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Travel & Holiday Tips in Gabon
 
 
 

Libreville

Libreville still has a colonial feel even though it is quite modern, where skyscrapers rise above wide, tree-lined boulevards downtown. Located beside the ocean, Gabon’s capital is lively and charming. Its white buildings contrast with the green of the nearby equatorial forest. Sights include the art-craft village (Village des Artisans) and the National Museum, which contains some of the most beautiful woodcarvings in Africa, especially the indigenous Fang style of carving which influenced Picasso’s figures and busts. Visitors can also enjoy the delightful Peyrie Gardens, in the heart of the city; the popular quarters of Akebe and Nombakele, the harbour, the Cathedral of St Michael and the Mount Bouet Market.

There are several nice beaches nearby Libreville; the closest is Pointe Denis, which is about 13 km southwest of Libreville. Set on a peninsula across the estuary from Libreville, Pointe Denis can be reached only by boat. The ride from Libreville's Port Mole takes only 30 minutes, but boats leave infrequently. Most visitors stay for three nights to snorkel, swim and lay under the palms.

Ocean fishing for swordfish, tarpon, barracuda and shark is done off the reefs near Libreville. The best time for salt water fishing is October-May; for river fishing, try June-November.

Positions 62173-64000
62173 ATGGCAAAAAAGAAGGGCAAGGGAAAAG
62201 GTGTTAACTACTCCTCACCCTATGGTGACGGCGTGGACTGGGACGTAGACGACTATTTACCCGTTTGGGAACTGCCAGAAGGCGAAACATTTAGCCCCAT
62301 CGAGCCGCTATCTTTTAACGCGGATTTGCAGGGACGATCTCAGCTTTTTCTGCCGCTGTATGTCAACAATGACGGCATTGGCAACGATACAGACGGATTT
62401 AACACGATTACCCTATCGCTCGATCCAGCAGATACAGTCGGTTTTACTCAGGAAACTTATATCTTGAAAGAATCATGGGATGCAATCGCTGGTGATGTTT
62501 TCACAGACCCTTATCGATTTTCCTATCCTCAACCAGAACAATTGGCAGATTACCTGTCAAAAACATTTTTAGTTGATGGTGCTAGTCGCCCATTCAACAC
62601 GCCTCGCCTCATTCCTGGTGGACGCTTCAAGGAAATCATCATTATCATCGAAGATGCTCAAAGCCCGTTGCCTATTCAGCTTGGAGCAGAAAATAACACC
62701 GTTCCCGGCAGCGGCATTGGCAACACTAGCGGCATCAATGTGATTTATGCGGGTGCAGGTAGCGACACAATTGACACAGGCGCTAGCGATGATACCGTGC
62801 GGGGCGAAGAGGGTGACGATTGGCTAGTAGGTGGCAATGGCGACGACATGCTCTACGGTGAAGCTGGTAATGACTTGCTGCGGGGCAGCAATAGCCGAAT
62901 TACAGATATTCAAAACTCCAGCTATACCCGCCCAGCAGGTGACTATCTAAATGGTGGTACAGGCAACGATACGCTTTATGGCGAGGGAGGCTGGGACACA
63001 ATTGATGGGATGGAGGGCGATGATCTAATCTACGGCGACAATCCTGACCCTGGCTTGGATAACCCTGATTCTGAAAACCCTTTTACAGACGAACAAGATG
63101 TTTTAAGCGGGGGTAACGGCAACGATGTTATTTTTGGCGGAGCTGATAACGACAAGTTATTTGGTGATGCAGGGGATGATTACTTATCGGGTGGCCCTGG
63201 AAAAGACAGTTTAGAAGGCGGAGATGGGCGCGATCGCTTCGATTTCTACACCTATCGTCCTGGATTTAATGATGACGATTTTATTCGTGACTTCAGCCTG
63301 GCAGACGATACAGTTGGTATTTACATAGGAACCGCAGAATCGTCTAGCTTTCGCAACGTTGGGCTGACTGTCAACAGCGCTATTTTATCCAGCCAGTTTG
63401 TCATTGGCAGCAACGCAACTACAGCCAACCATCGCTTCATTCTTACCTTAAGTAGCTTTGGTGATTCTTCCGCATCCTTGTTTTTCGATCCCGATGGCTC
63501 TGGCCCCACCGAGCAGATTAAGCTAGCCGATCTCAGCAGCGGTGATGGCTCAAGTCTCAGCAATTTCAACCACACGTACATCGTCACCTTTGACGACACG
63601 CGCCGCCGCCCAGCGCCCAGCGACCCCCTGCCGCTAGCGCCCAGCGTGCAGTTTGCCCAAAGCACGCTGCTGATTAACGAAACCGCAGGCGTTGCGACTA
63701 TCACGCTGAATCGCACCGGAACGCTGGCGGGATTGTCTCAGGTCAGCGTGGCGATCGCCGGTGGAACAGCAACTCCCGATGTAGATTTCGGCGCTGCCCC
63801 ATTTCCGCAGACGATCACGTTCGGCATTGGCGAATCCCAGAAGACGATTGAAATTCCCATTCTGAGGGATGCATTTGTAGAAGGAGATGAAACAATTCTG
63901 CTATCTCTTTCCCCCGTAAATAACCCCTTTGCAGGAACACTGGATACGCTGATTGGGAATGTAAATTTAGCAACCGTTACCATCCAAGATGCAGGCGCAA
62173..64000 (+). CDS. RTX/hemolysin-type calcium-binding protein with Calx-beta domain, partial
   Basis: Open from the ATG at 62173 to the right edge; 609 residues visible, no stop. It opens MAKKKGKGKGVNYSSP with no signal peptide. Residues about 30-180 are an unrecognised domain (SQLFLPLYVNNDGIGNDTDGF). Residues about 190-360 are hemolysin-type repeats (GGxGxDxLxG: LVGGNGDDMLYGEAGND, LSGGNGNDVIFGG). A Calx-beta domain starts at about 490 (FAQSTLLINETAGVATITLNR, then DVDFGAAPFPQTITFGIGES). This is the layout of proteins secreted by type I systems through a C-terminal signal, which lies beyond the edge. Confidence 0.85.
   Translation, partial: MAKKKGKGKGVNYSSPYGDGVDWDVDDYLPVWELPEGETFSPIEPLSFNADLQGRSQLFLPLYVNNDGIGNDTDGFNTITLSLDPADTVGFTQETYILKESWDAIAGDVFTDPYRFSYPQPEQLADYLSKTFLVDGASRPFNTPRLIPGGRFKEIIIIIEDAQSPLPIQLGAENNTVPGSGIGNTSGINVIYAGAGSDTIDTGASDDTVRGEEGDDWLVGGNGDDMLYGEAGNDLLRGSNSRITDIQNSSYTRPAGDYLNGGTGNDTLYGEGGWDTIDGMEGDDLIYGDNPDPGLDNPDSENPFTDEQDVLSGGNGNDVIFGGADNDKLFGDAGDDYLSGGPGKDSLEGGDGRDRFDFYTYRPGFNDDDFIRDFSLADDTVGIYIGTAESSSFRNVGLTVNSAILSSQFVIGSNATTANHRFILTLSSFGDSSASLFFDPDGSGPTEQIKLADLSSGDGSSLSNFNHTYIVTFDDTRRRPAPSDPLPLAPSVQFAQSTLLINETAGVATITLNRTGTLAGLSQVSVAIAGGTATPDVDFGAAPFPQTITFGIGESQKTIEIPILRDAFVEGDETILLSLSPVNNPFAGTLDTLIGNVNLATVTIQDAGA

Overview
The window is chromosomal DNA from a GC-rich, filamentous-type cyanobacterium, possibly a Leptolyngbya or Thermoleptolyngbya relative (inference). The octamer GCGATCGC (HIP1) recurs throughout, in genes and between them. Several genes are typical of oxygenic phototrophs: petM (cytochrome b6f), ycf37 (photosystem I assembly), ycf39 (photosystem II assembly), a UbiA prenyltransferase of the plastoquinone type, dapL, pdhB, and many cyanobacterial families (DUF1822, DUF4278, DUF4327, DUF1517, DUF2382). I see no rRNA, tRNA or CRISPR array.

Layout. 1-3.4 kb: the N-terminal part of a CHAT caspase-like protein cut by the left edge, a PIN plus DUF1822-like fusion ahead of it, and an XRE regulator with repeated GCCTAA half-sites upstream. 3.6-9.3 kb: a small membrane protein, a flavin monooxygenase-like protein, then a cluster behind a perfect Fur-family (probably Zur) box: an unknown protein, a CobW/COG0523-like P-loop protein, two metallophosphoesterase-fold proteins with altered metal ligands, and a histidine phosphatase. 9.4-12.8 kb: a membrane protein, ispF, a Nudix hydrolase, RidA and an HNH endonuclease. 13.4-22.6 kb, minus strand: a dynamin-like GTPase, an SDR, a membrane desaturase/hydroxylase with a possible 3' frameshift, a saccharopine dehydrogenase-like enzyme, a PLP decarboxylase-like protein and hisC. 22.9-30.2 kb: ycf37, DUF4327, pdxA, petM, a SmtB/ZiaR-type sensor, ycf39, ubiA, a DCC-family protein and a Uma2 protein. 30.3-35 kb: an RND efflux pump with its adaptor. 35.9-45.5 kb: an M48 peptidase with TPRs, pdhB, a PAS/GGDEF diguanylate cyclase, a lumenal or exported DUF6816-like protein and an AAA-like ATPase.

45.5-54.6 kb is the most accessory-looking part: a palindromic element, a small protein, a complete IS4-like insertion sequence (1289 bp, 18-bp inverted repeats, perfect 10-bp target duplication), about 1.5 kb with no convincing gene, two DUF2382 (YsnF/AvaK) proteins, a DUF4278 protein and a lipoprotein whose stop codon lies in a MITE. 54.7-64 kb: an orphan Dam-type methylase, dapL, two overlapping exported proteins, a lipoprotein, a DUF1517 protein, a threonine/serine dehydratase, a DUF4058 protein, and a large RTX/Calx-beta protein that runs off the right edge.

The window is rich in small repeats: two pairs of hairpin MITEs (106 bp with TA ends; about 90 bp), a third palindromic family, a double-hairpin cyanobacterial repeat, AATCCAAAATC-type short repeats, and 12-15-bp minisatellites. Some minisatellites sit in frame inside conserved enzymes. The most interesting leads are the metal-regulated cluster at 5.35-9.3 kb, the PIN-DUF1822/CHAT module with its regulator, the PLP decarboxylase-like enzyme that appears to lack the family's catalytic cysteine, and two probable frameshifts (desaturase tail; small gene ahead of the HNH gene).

Other Places

The other main towns in Gabon are Port Gentil, Lambaréné, Moanda, Oyem, Mouila and Franceville. A route winds through a forest of giant trees from Libreville to the beach of Cap Estérias, where the rocks abound with sea urchins, oysters and lobsters. This is a good place to swim. It is possible to go to the Kinguele Falls on M’Bei River or to Lambaréné, the town made famous by Doctor Albert Schweitzer, the tropical disease specialist and musician. Now in its 70th year, Schweitzer’s hospital is open to visitors and a tour on Evaro Lake can be organised. Trips are available down the rapids of the Okanda region.

Further south, the villages of M’Bigou and Eteke are famous for their local crafts and gold mines and, to the west, the enchanting Mayumba set between sea and lake.

Eastwards, the region of Bateke Plateau comprises savannah and forest galleries, and tumultuous rivers spanned by liana bridges, such as the one at Poubara. Game and wildlife include forest elephants, buffaloes, sitatunga, river hogs, gorillas, panthers, crocodiles, monkeys and parrots. In the Sette-Cama, Iguela and N’Dende zones, hunters going on safari can hire guides experienced in tracking and approaching the game. For those armed only with camera and video-camera, there is the Lope reserve and two national parks, Wonga-Wongue and Moukalaba.

 

 
 

 



 


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